I checked my watch, straightened my suit, trying to act businesslike in front of eight talking reindeer. I reached my hand out to the head reindeer.
“Hi, I’m—“
“Bob.”
“Sorry?”
“Name’s Bob, ma’am. You have a problem with that?” “No…uh…Bob is a lovely name…for a talking
reindeer.”
“Bob is a lovely name for a talking, flying reindeer, lady. Let’s go.”
I stepped up into the sleigh and grabbed hold of the reins, a feeling of wonder sizzling my skin. The reindeer shuffled their hooves and lifted off, the momentum plastering me to the seat. We rose above the trees, the houses and the high rise office buildings. We flew north, above a quilt of clouds, the stars blinding me as if they were flashbulbs. Bob told stories while the reindeer joked and sang. I held on, the wind biting my face, spinning my hair into steel wool.
As we began our descent, the greens and reds of the Northern Lights danced in my head like a cartoon. We landed in the middle of the light show, on a snowed-in runway with a barely visible sign that read:

WELCOME TO THE NORTH POLE

SNOW FELL AROUND ME LIKE FEATHERS from a celestial pillow fight. I stepped out of the sleigh, took a breath and composed myself. Shoulders back, briefcase in hand, I trudged through the snow and opened the door to the complex. A voice yelled:
“You Better Watch Out!”
An avalanche of clutter buried me in darkness, a bike pedal stuck in my ribs, a basketball flattening my ear. Somewhere out there a talking doll repeated, “I’m Patty and I’m not afraid to say ‘no’.”
I heard someone digging me out of my tomb. A colander of light flowed through the spokes of a wheel pressed to my face. I looked up into a wall of red.
“Are you okay?”
“You’re Santa Claus!” I yelled, as if he were an amnesia patient.
He nodded and helped me up. We were standing in a warehouse the size of a cruise ship. With the inventory system of my grandfather’s garage, dolls, skis, clothes and games were stacked to the ceiling.
“Be right with you,” Santa said, one hand full of crumbled papers, the other searching through the debris.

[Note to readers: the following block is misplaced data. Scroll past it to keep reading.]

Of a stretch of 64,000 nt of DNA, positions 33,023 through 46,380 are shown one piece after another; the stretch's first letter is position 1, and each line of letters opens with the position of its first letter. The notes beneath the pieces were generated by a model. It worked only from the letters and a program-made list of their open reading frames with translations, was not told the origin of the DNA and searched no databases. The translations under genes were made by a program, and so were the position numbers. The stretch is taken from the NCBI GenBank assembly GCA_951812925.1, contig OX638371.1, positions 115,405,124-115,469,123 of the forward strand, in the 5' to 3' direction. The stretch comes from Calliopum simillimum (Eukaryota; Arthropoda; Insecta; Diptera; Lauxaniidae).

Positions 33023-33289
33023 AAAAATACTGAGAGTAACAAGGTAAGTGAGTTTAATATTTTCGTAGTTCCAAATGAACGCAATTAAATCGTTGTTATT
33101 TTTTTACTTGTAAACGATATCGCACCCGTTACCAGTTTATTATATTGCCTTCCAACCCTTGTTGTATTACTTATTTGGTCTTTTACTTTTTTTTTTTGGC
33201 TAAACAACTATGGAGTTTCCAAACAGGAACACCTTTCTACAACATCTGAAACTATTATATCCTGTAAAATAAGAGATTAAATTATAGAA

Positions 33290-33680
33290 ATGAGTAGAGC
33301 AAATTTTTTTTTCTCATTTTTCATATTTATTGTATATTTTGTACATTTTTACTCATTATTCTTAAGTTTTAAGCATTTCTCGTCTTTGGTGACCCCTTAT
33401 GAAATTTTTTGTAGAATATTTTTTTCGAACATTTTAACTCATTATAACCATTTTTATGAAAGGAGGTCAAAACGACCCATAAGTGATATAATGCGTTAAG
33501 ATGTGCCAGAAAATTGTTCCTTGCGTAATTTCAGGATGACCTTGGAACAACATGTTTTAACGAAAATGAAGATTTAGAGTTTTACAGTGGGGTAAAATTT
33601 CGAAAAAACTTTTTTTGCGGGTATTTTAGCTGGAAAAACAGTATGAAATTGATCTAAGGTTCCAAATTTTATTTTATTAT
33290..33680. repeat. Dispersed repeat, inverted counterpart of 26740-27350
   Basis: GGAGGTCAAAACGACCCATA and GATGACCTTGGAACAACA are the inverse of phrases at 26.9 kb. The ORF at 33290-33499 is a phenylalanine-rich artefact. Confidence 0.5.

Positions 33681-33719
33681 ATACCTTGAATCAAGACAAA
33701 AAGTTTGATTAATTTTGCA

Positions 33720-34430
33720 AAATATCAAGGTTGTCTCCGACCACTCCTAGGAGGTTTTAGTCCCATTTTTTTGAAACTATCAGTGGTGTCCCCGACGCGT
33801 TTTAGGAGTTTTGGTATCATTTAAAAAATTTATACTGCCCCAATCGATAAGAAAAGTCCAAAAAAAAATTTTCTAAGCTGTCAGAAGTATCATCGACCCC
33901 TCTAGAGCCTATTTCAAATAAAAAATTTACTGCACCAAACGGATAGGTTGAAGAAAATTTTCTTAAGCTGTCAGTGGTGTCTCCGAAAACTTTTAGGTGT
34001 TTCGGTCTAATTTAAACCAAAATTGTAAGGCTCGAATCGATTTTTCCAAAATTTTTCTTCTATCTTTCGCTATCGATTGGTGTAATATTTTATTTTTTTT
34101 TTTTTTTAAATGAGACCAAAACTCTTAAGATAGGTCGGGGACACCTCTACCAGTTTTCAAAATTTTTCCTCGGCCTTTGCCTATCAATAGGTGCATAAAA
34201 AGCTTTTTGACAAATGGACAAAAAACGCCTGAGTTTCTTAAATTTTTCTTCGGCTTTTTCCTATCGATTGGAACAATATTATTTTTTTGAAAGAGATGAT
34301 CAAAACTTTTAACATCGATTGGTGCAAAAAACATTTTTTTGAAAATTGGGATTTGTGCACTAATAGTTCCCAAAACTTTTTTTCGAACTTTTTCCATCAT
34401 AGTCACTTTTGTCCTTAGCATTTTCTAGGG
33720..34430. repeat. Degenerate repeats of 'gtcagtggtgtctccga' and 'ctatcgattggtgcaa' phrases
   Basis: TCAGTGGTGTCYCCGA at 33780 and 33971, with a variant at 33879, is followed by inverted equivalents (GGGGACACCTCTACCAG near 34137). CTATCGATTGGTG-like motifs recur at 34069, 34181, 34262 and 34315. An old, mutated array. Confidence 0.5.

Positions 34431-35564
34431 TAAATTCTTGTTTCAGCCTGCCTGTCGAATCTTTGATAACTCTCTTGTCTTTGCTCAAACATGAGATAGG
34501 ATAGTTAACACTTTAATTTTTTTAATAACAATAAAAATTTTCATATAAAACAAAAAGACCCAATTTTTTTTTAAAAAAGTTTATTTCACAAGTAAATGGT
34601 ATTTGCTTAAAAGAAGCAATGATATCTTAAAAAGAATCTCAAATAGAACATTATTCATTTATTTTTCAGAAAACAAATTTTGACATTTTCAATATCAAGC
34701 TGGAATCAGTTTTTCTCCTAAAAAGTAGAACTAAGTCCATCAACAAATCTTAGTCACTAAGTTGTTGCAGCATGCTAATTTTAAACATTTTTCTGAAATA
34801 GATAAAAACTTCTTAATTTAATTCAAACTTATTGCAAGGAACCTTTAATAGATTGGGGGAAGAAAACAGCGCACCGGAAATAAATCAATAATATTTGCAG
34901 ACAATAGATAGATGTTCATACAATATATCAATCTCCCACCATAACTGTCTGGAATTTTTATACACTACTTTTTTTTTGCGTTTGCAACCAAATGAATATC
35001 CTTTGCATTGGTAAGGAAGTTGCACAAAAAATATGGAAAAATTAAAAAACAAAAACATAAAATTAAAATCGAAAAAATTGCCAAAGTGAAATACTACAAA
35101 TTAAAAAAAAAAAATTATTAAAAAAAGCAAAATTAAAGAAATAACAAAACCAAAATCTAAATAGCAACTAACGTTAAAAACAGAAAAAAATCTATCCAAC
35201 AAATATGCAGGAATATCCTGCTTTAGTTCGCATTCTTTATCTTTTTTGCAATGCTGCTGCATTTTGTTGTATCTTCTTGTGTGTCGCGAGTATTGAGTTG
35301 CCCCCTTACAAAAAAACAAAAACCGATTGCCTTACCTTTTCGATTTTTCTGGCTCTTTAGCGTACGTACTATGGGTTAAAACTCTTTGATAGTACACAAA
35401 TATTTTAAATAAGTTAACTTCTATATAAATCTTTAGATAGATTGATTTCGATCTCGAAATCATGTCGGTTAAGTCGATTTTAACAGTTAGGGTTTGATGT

“Um, you lose something?”
“Not yet. Just can’t find it right now,” he said, looking up and shaking the papers at me. “Checking a list, you know.”
Santa began excavating a corner, tossing packages and toys behind him like a dog digging a hole. He looked at me and shrugged. He walked over to a pair of rocking horses and sat on one, motioning for me to sit on the other.
“Things are a little disorganized right now,” Santa said with a flip of his chubby hand and a nervous “Ho-ho-ho.”
I rocked a few times, assembling my thoughts.
“This is your fulfillment center, I take it?”
“What’s that?”
“This is where you fill your orders for gifts, right, Mr. Claus?”
“Uh, right.”
“What type of database do you use?” I asked, rocking back and forth on my horsy.
“Database?”
“Database. How do you keep track? I mean, some years I get some pretty weird stuff, as if my list was crossed with somebody else’s.”
“Well, yeah, that happens once in a while,” Santa said defensively.
“How do you control your inventory?”
“I check the list twice,” he said with pride.
“That doesn’t do much good if you’re checking the wrong list, now does it?”
“Well…”
Santa looked around the room, down at the papers in his hand.
“I’d like you to come in for a month or so and work out some of the glitches we’ve developed.”
“A month or so?” I said, stopping my rocker. “I think you’re underestimating the extent of your glitches, Mr. Claus.”
“Nah, this is different than other businesses you deal with.”
That’s what they all say, I thought, as I reached for my laptop. Santa and I worked for an hour or two before he tired and went to bed. I stayed up and created spreadsheets and made to-do lists. Halfway through my personal brainstorming I eyed a pair of nearby rollerblades and couldn’t resist the urge to lace them up. I skated around and around the warehouse floor until I collapsed, exhausted, in a heap of teddy bears, the images of reindeer dancing in my head.

“BAAAAATTER UP!”
The chatter of vowels jerked me awake. Funny looking children were jumping around me with frying pans in their hands. They tossed pancakes from one to another, singing gibberish about batter and syrup.